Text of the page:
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Dawn

Published Date: Mar 5, 2013

PML-N leaves PPP for behind in latest poll survey

As
the election season approaches, surveys, polls and predictions are flying in
thick and fast.

The
latest offering has come from the Pildat-Gallup camp which has followed in the
footsteps of the IRI and puts its respondents’ faith in the PML-N.

Like
the Nov IRI findings but unlike the Herald-SDPI findings (which put the PPP and
PML-N neck and neck), the Pildat-Gallup survey, which was conducted in February
this year in 300 villages and 200 urban localities, says 41 per cent of its
respondents (of which there were nearly ten thousand) opted for the PML-N while
14 and 17 per cent put their faith in the PTI and PPP respectively.

These
findings are not too different from the IRI which put the PML-N as the first
choice of 32 per cent of their respondents while 18 per cent of them opted for
the PTI and 14 per cent for the PPP.

However,
the Pildat-Gallup team was quite apprehensive of their efforts being seen as a
prediction of the election results and stressed again and again the need to
take survey results with a pinch of salt — ‘as hazardous as predicting the
weather,’ said the report which is titled “The Uncertain Political Weather
Forecast.”

The
initial findings of this survey which were released on Monday had been divided
provincially and then further into regions.

In
other words, the 11 territories where the interviews were conducted presented
as Punjab 1 (Rawalpindi, Lahore and Gujranwala); Punjab 2 (Faislabad and
Sargodha); Punjab 3 (Bhawalpur, D.G. Khan and Multan); Sindh 1 (Karachi); Sindh
2 (Mirpurkhas, Sukkur and Hyderabad); KP 1 (Malakand division); KP 2 (Kohat,
Bannu and DI Khan); KPK 3 (Peshawar Valley which includes the provincial
capital and Nowshera); KP 4 (Hazara areas); Balochistan 1 (Quetta and Zhob) and
Balochistan 2 (Kalat; Makran and Sibi).

The
idea, according to the survey team, is to provide a complete picture of each
province because the local context is essential to understanding the picture.

In
the provincial context, the results for Punjab and Sindh are far from
surprising.

The
PML-N leads in the Punjab with 59 per cent while the PTI and PPP trail behind
by 14 and 10 per cent respectively.

However,
the survey results provide circumstantial evidence that the drop in PPP’s
popularity has fed into the surge for the PTI, which is contrary to the popular
perception that the PTI is luring the PML-N voters.

The
logic behind this is provided by some historical data collated for this survey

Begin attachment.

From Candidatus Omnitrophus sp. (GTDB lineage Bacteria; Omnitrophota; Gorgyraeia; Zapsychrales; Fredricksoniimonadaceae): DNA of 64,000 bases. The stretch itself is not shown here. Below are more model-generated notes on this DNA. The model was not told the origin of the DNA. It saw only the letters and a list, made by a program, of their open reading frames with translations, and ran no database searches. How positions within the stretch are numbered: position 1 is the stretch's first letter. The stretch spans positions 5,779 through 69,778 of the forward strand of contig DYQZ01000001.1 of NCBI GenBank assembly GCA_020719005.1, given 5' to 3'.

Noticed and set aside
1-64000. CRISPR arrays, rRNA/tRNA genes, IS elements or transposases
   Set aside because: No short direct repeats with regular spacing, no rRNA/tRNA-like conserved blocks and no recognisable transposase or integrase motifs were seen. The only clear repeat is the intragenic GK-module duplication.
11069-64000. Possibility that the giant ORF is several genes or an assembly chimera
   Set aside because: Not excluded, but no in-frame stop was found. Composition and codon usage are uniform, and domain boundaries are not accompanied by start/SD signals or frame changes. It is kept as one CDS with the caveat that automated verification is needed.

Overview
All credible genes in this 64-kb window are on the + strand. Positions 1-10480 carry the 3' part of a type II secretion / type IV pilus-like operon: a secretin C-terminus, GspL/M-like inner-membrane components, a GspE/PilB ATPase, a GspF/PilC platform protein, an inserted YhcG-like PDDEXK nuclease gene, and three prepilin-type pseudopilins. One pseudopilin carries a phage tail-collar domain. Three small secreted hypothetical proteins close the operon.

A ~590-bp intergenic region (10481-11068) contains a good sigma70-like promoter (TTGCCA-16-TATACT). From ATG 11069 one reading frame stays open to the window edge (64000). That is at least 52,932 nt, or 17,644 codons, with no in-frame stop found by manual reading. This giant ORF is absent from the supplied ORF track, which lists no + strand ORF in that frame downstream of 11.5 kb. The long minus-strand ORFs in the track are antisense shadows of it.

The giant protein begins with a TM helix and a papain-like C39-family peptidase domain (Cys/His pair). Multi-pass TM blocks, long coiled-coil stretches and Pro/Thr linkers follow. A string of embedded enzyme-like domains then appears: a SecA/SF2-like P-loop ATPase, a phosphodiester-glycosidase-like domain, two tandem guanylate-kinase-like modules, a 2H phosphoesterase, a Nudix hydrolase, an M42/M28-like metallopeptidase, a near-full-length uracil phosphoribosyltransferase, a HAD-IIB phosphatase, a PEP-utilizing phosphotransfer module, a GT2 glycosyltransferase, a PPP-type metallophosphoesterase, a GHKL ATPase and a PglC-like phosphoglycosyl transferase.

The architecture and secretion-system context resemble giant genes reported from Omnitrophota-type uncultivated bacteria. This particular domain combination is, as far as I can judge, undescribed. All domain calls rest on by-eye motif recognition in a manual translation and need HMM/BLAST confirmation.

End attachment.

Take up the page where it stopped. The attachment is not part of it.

which is based on the election results from 1993-2008. According to this data,
the PPP had garnered 27 per cent of the vote in Punjab 1 in the past while in
the Feb survey only four per cent of the respondents were willing to opt for
the party.

This
drop cannot be explained by the increased popularity of the PML-N which in
Punjab 1 has witnessed a rise of around 20 per cent, especially as the PML-Q
has also witnessed a drop of 16 per cent.

Hence
the conclusion can be reached that the drop in the PPP’s support has fed into
the surge for PTI which 15 per cent of the respondents opted for. The results
for the other regions of Punjab are not much different.

There
is little change in Sindh where the PPP continues to lead in the non-Karachi
districts with 51 per cent, which is an improvement on its track record of the
48 per cent votes that it garnered in elections from 1997 to 2008 (for Sindh
the 1993 elections were ignored as the MQM had boycotted them).

And
unsurprisingly, the MQM reigns supreme in Karachi with 45 per cent.

But
it is in Khyber Pakhtunkhwa and Balchistan that the survey has thrown up odd
results that will raise more than a few eyebrows.

Oddly
enough, apart from Hazara, the PML-N has also witnessed a rise in its
popularity in KP 2 and 3.

This
is odd because KP 2 comprises the South where most analysts and experts are
predicting a victory for JUI-F. What makes this result hard to digest is that
the JUI-F did not even get a mention as a stand alone party. The survey claims
that so few respondents voted for it that it was clubbed into the “all others”
category which got 16 per cent of the vote.

More
odd still was the survey team’s decision to claim that 32 per cent of the votes
in KP 1 (Malakand division) were garnered by JUI-F/MMA. This was the highest
vote given to any party in this district.

However,
the problem is that the JUI-F has never had much of a presence in this region
which is a JI stronghold that went to the ANP only because the JI boycotted the
2008 elections.

The
Gallup-Pildat officials claimed that this was only due to a confusion and that
they would recheck the exact phrasing of the question/s asked. However, in the
meantime such simple mistakes can cast doubts over the entire results of a
survey.

But
Balochistan’s results proved to be even more startling. Here the ANP scored
high in Balochistan 1 with 28 per cent, emerging as a front runner and the PPP
scored a 27 per cent in the rest, far out stripping JUI-F/MMA (6 per cent);
PML-N (15 per cent) while ‘all others’ got 54 per cent.

That
the ANP would even configure in the voters choice for Balochistan is a bit
baffling as is the surge in the PPP’s popularity. It is difficult to explain
this.

Poor
Mahmood Khan Achakzai! Not only are the chances of him becoming caretaker prime
minister slim; his Pakhtunkhwa Milli Awami Party seems to have no independent
presence in the Quetta-Zhob region if Pildat-Gallup are to be believed.

And
even if the PPP forgives them for this survey, Achakzai might just not.